Who is My Neighbor?: The Call to Fight Gun Violence

This post is a participation in “Presbyterian Bloggers Unite: Gun Violence.” To read more posts on gun violence by other Presbyterian bloggers, click here.

As a New Church Development pastor, I’ve been spending the past year or so getting to know my new¬†neighborhood, and searching for needs which the church might meet. Frankly, gun violence is not one of them in Squirrel Hill. In fact, Squirrel Hill has one of the lowest crime rates of all of Pittsburgh’s neighborhoods. A critical factor in this is the Squirrel Hill Urban Coalition’s “Cizizens’ Patrol” program. Every night, a Squirrel Hill resident or family drive the streets of the neighborhood and report any suspicious activity to police. Since the program was initiated, gun violence and other crimes have been steadily on the decline.

I recently attended the most recent Squirrel Hill Urban Coalition meeting, though, and was somewhat saddened by what I heard. The coordinator of the Citizens’ Patrol appealed for more volunteers and stressing the need to take action in our neighborhood. He also remarked (quote not verbatim), “Someone once criticized the Citizens’ Patrol, saying that what we should really be doing is patrolling neighborhoods like Homewood (a less wealthy neighborhood with a higher crime rate). That person misses the point. People in Homewood should be patrolling Homewood.”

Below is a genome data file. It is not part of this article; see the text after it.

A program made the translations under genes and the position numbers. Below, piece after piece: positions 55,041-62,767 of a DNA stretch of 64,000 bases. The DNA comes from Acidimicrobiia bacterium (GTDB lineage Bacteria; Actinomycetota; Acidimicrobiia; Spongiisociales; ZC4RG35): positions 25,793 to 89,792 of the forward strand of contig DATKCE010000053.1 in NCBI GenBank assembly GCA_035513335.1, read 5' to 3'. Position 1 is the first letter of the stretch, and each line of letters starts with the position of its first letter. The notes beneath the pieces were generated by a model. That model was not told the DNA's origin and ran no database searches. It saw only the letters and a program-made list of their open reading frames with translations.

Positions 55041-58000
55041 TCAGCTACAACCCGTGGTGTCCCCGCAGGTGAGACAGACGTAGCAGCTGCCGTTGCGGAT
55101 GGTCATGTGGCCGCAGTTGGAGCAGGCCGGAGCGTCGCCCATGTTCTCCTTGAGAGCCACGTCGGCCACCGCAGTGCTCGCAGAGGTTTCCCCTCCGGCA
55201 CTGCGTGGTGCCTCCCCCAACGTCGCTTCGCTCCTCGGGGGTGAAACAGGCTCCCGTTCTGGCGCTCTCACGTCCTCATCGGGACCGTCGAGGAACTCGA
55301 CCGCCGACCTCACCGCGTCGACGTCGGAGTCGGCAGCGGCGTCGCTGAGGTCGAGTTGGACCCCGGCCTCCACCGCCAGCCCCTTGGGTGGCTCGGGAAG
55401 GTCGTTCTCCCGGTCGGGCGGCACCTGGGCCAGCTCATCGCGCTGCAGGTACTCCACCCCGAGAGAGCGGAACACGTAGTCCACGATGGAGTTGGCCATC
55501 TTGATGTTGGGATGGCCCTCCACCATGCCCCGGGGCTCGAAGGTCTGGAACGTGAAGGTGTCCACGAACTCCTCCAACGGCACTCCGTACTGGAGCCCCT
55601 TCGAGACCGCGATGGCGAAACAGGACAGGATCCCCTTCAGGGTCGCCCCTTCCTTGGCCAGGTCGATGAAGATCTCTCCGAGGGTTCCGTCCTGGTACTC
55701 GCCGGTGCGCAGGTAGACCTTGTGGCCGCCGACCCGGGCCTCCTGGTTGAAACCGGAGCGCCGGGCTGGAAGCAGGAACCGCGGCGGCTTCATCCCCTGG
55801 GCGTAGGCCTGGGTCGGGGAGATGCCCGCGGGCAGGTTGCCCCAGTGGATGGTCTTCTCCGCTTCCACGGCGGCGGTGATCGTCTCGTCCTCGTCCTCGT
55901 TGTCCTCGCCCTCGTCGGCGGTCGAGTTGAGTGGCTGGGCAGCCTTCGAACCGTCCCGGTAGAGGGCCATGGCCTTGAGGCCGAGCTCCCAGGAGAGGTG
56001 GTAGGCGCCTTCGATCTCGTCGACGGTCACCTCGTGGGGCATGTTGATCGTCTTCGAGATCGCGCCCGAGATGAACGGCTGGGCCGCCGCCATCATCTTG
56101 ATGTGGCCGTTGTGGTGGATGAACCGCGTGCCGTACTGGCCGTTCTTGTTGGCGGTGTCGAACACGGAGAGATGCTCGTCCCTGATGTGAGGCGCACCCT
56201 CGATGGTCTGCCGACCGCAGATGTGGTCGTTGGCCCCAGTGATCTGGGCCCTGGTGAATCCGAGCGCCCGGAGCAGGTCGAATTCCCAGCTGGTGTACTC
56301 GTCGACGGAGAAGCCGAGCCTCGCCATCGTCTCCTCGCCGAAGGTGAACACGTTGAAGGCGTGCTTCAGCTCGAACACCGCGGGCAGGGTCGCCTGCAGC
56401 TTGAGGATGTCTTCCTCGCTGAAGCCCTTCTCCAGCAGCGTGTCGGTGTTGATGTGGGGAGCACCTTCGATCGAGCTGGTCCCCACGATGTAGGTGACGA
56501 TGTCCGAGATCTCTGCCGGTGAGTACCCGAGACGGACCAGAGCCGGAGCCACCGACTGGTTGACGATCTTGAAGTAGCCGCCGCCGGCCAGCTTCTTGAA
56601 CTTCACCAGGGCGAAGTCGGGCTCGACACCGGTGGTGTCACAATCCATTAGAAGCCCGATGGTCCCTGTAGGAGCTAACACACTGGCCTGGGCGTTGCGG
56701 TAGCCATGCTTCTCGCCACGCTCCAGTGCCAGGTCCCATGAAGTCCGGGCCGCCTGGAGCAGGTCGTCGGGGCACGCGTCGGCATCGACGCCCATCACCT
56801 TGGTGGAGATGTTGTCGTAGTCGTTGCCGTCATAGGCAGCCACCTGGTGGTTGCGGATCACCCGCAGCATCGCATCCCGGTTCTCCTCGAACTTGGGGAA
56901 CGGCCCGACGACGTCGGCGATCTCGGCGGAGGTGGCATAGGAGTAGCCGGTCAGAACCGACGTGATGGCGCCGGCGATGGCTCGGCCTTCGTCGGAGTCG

This comment made me cringe. I immediately thought, “Well, yes. Ideally, Homewood residents would patrol their own neighborhood. But does that ideal excuse us from responsibililty?” Afterall, is it reasonable to expect a neighborhood with a higher rate of poverty to have the same financial resources to start a Citizens’ Patrol? Can they afford the vehicle signage, radio equipment, and training programs that are necessary? Does anyone in that neighborhood even have a vision for such a program? Couldn’t we provide some resources, or at least the creative inspiration for them to create such a program in their own neighborhood?

The coordinator of this program then acknowledged that the Citizens’ Patrol has effectively pushed crime out of Squirrel Hill… and into neighborhoods like Homewood. It seems to me that as long as we only take care of our own, the problem of gun violence is only going to shift from one neighborhood to another. Jesus calls us to love our neighbors, and he also redefined who our neighbors are. The problem of gun violence is not just a problem for churches in high-crime areas to solve. It’s a problem for the whole Body of Christ to¬†face together.